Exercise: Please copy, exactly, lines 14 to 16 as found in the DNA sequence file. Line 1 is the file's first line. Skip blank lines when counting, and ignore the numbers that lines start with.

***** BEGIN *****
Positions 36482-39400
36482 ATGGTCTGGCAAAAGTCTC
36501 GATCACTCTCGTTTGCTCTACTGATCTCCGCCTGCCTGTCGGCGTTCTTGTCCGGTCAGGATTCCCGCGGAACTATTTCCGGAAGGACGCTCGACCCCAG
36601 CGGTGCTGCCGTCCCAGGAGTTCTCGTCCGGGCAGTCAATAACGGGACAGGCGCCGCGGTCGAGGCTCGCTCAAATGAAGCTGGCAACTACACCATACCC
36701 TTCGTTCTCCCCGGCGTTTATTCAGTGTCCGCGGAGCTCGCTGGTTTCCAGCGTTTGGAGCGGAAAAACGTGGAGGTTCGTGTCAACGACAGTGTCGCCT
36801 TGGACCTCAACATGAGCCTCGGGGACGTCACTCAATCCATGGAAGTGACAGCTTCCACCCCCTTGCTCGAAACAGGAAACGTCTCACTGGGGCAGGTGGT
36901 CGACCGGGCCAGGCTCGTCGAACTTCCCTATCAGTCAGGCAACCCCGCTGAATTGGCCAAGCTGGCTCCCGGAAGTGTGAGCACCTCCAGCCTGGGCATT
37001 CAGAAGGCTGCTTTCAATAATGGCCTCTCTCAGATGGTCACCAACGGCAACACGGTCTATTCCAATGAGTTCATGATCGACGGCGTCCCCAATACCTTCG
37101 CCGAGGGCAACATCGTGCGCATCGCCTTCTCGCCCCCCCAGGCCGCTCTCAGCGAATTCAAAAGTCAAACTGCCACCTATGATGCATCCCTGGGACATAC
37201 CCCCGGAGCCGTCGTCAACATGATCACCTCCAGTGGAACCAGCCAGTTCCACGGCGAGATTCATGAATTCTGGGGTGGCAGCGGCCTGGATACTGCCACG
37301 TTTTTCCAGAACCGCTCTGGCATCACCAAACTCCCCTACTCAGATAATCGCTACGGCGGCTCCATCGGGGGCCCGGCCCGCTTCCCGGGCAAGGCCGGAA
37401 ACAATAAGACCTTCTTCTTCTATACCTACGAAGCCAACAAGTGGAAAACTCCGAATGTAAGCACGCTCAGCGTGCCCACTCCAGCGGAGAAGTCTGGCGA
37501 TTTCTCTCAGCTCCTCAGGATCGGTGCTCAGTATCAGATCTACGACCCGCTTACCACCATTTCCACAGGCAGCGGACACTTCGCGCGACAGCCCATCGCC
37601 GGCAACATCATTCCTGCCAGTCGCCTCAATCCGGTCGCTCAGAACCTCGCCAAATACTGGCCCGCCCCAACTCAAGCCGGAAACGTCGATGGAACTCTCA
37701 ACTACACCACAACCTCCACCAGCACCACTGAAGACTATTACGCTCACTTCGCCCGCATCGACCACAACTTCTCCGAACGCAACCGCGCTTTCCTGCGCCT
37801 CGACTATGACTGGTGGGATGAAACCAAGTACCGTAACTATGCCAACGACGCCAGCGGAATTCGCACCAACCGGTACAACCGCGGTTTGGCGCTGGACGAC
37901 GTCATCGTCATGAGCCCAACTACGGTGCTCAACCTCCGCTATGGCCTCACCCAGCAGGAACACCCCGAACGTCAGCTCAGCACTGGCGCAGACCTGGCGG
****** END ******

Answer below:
37601 GGCAACATCATTCCTGCCAGTCGCCTCAATCCGGTCGCTCAGAACCTCGCCAAATACTGGCCCGCCCCAACTCAAGCCGGAAACGTCGATGGAACTCTCA
37701 ACTACACCACAACCTCCACCAGCACCACTGAAGACTATTACGCTCACTTCGCCCGCATCGACCACAACTTCTCCGAACGCAACCGCGCTTTCCTGCGCCT
37801 CGACTATGACTGGTGGGATGAAACCAAGTACCGTAACTATGCCAACGACGCCAGCGGAATTCGCACCAACCGGTACAACCGCGGTTTGGCGCTGGACGAC